Enhancing oil production and harvest by combining the marine alga Nannochloropsis oceanica and the oleaginous fungus Mortierella elongata

2018 | journal article. A publication with affiliation to the University of Göttingen.

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​Enhancing oil production and harvest by combining the marine alga Nannochloropsis oceanica and the oleaginous fungus Mortierella elongata​
Du, Z.-Y.; Alvaro, J.; Hyden, B.; Zienkiewicz, K.; Benning, N.; Zienkiewicz, A. & Bonito, G. et al.​ (2018) 
Biotechnology for Biofuels11(1) art. 174​.​ DOI: https://doi.org/10.1186/s13068-018-1172-2 

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Du, Zhi-Yan; Alvaro, Jonathan; Hyden, Brennan; Zienkiewicz, Krzysztof; Benning, Nils; Zienkiewicz, Agnieszka; Bonito, Gregory; Benning, Christoph
Background Although microalgal biofuels have potential advantages over conventional fossil fuels, high production costs limit their application in the market. We developed bio-flocculation and incubation methods for the marine alga, Nannochloropsis oceanica CCMP1779, and the oleaginous fungus, Mortierella elongata AG77, resulting in increased oil productivity. Results By growing separately and then combining the cells, the M. elongata mycelium could efficiently capture N. oceanica due to an intricate cellular interaction between the two species leading to bio-flocculation. Use of a high-salt culture medium induced accumulation of triacylglycerol (TAG) and enhanced the contents of polyunsaturated fatty acids (PUFAs) including arachidonic acid and docosahexaenoic acid in M. elongata. To increase TAG productivity in the alga, we developed an effective, reduced nitrogen-supply regime based on ammonium in environmental photobioreactors. Under optimized conditions, N. oceanica produced high levels of TAG that could be indirectly monitored by following chlorophyll content. Combining N. oceanica and M. elongata to initiate bio-flocculation yielded high levels of TAG and total fatty acids, with ~ 15 and 22% of total dry weight (DW), respectively, as well as high levels of PUFAs. Genetic engineering of N. oceanica for higher TAG content in nutrient-replete medium was accomplished by overexpressing DGTT5, a gene encoding the type II acyl-CoA:diacylglycerol acyltransferase 5. Combined with bio-flocculation, this approach led to increased production of TAG under nutrient-replete conditions (~ 10% of DW) compared to the wild type (~ 6% of DW). Conclusions The combined use of M. elongata and N. oceanica with available genomes and genetic engineering tools for both species opens up new avenues to improve biofuel productivity and allows for the engineering of polyunsaturated fatty acids.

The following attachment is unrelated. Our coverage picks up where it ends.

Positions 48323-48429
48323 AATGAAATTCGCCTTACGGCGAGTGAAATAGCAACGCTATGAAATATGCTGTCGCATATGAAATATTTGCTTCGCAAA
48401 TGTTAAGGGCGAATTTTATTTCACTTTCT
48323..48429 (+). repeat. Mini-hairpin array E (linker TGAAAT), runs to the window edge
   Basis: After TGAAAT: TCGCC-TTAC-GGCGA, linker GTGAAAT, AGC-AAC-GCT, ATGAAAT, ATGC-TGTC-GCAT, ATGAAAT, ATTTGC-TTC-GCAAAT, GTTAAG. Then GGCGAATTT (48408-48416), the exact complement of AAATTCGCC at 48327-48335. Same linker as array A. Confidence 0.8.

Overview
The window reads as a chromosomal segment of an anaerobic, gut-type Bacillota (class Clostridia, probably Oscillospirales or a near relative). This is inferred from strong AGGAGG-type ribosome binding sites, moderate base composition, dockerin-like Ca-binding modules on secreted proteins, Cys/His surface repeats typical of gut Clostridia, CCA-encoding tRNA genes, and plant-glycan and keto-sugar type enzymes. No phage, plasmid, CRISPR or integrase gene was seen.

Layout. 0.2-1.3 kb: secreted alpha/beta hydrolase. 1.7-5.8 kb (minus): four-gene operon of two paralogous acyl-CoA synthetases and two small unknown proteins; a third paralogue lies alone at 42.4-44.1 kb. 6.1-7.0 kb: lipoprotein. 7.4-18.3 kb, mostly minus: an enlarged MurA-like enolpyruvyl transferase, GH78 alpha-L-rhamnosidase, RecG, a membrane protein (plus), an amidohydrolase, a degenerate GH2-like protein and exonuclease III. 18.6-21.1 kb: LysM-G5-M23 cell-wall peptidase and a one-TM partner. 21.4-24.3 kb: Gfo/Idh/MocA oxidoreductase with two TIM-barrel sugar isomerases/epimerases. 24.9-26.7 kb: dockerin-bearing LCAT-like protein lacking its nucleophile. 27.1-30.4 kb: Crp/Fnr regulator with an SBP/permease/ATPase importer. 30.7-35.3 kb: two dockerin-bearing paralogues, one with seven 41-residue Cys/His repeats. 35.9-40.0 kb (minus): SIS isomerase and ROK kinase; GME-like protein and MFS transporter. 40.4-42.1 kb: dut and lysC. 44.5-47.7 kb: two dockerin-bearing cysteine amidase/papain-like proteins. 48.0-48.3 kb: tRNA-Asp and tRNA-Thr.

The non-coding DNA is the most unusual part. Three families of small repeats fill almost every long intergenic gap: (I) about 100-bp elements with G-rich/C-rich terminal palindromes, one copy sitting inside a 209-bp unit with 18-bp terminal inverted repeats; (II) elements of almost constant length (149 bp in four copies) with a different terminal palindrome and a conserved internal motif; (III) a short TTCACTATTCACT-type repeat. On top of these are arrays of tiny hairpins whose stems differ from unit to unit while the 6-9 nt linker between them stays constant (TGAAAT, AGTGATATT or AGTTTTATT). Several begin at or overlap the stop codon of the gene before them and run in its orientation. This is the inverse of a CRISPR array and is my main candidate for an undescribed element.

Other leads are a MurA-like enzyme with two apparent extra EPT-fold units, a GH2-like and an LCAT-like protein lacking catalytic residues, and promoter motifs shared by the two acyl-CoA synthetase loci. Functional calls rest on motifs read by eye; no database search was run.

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Biotechnology for Biofuels 
Abteilung Biochemie der Pflanze ; Albrecht-von-Haller-Institut für Pflanzenwissenschaften 



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